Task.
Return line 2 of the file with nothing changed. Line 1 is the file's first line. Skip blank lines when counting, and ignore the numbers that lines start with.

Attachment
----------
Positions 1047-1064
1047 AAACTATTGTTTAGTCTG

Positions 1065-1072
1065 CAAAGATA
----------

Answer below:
1047 AAACTATTGTTTAGTCTG